MICHELE NORRIS, host:
Philosopher Alain De Botton thinks a lot about how people work. He's written a book called �The Pleasures and Sorrows of Work.� Botton says there's one department that is universally loathed.
Mr. ALAIN DE BOTTON (Author, "The Pleasures and Sorrows of Work"): (Reading) Everyone hates the HR department. This is the cavern from which your pink slip is sent, where your assessments are stored and, if you're especially unfortunate, where orders are sent out to ship you off on a group exercise to a salmon-colored conference center, where you will hold hands with your boss and sing inspirational songs.
And yet, to rebel against the HR department is to misunderstand one's era and the deeper currents of history. Never before have so many thousands of ambitious human beings been asked to work together in such close confinement in glass towers and business parks. And so, never before has there been such a need to determine how people could possibly sit together day after day in narrow plywood cubicles, manipulating data on their screens, without screaming or murdering one another.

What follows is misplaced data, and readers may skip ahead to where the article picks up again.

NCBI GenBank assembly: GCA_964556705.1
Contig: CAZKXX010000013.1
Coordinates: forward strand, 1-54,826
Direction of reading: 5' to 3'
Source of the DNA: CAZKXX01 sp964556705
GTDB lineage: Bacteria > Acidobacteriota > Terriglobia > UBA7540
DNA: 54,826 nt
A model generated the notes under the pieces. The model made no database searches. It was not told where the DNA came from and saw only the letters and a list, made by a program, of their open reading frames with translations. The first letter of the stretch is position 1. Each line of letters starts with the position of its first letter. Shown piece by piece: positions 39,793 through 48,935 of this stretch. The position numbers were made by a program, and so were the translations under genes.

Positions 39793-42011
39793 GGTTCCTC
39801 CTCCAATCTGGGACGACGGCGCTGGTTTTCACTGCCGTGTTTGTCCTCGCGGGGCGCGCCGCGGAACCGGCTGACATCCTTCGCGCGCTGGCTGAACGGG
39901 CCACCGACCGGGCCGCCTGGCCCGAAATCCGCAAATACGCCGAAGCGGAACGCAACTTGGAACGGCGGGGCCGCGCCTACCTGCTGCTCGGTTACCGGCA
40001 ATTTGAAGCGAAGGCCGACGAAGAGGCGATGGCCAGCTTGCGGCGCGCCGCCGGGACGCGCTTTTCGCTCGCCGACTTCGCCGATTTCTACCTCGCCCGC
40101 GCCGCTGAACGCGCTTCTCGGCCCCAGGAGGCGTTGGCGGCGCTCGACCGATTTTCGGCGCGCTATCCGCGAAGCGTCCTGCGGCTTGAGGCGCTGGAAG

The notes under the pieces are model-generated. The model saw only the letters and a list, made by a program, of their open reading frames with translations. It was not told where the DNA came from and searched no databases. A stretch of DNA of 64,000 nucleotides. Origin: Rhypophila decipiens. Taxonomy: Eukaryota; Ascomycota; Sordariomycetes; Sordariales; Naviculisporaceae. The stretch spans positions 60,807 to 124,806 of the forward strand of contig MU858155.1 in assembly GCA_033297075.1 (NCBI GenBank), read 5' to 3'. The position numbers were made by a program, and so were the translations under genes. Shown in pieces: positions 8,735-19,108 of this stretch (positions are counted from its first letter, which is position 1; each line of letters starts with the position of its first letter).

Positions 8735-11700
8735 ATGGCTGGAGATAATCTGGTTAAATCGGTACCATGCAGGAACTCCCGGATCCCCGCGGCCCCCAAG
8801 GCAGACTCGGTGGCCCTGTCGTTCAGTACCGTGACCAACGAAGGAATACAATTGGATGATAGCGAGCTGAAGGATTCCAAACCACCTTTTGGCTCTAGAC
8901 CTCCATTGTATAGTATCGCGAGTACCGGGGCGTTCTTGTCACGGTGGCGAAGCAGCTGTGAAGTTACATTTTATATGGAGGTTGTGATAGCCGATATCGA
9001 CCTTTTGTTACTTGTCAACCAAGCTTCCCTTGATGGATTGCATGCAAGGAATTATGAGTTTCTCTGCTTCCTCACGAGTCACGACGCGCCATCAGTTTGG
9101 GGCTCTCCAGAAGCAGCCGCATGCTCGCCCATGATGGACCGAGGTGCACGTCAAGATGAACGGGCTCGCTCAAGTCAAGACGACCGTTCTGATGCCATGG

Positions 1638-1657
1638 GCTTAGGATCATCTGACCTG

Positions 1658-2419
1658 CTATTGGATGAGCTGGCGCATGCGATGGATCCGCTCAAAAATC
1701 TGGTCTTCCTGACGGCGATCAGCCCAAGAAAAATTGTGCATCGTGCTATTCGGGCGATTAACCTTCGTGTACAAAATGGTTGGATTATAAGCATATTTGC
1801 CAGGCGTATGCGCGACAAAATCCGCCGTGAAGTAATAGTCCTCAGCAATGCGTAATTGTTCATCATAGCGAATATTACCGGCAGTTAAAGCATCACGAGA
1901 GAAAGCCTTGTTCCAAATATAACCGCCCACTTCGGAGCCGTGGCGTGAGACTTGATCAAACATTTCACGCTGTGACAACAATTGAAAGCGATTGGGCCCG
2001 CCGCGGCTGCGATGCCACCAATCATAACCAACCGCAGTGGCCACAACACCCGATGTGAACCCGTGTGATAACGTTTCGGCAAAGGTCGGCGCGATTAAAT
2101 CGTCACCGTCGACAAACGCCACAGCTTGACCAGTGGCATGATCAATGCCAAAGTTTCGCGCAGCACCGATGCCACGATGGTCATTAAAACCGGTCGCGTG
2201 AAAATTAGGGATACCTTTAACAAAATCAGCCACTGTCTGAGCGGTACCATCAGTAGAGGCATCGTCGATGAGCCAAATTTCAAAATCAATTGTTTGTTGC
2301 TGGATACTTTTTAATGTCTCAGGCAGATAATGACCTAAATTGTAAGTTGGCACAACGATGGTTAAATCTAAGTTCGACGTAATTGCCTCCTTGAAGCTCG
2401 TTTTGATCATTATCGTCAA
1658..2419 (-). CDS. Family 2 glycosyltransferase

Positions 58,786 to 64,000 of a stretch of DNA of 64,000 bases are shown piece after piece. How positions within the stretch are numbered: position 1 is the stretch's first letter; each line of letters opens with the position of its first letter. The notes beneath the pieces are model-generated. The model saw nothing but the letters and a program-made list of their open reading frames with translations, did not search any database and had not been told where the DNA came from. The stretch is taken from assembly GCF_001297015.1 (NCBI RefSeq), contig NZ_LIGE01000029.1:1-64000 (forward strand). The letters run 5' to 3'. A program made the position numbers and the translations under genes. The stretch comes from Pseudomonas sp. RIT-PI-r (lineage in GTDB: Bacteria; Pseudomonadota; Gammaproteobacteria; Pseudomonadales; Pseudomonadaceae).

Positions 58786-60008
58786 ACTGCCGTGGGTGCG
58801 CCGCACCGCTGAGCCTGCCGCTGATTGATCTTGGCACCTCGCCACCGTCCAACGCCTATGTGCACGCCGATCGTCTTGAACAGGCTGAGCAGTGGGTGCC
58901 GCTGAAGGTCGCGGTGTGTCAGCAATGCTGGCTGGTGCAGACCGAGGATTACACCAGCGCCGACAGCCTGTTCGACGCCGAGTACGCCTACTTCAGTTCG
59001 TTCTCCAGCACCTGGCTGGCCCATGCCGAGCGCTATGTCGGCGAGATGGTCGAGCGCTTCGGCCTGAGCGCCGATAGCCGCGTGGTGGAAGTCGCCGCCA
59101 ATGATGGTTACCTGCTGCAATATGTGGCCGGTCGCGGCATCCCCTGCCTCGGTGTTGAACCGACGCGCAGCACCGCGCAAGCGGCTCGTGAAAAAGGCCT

HR departments have had to study from scratch how we can hear our colleagues consuming lunch at desks inches from our own without giving in to the gamut of destructive passions which Freud knew are always present just beneath the surface.
There is something idealistic, almost utopian in HR departments' grander ideas: A 24-hour anti-bullying hotline or a 360-degree bi-yearly career assessment. These are the tools of an advanced civilization taking politics to the next level.
Contrived as the strategies instituted by HR people might seem, it is in fact their very artificiality which can guarantee their success, for the labored tone of away-day seminars and group feedback exercises can allow workers manfully to protest that they have nothing whatsoever to learn from submitting to such disciplines.
Then, like guests at a house party who at first mock their host's suggestion of a round of Pictionary, they may be surprised to find themselves, as the game gets under way, able thereby to channel their hostilities and sublimate their anger.
Home used to be associated with kindness and sympathy, and the workplace with cruelty and oppression. But there are times on a Friday evening, often at 9 p.m., where my wife and I have said unkind, regrettable things to one another and when I have longed for there to be a 24-hour hotline to call and for someone from HR to walk in and suggest a group exercise which might swiftly get us back on the straight and narrow.
NORRIS: Philosopher Alain De Botton is an author. He wrote "The Pleasures and Sorrows of Work."
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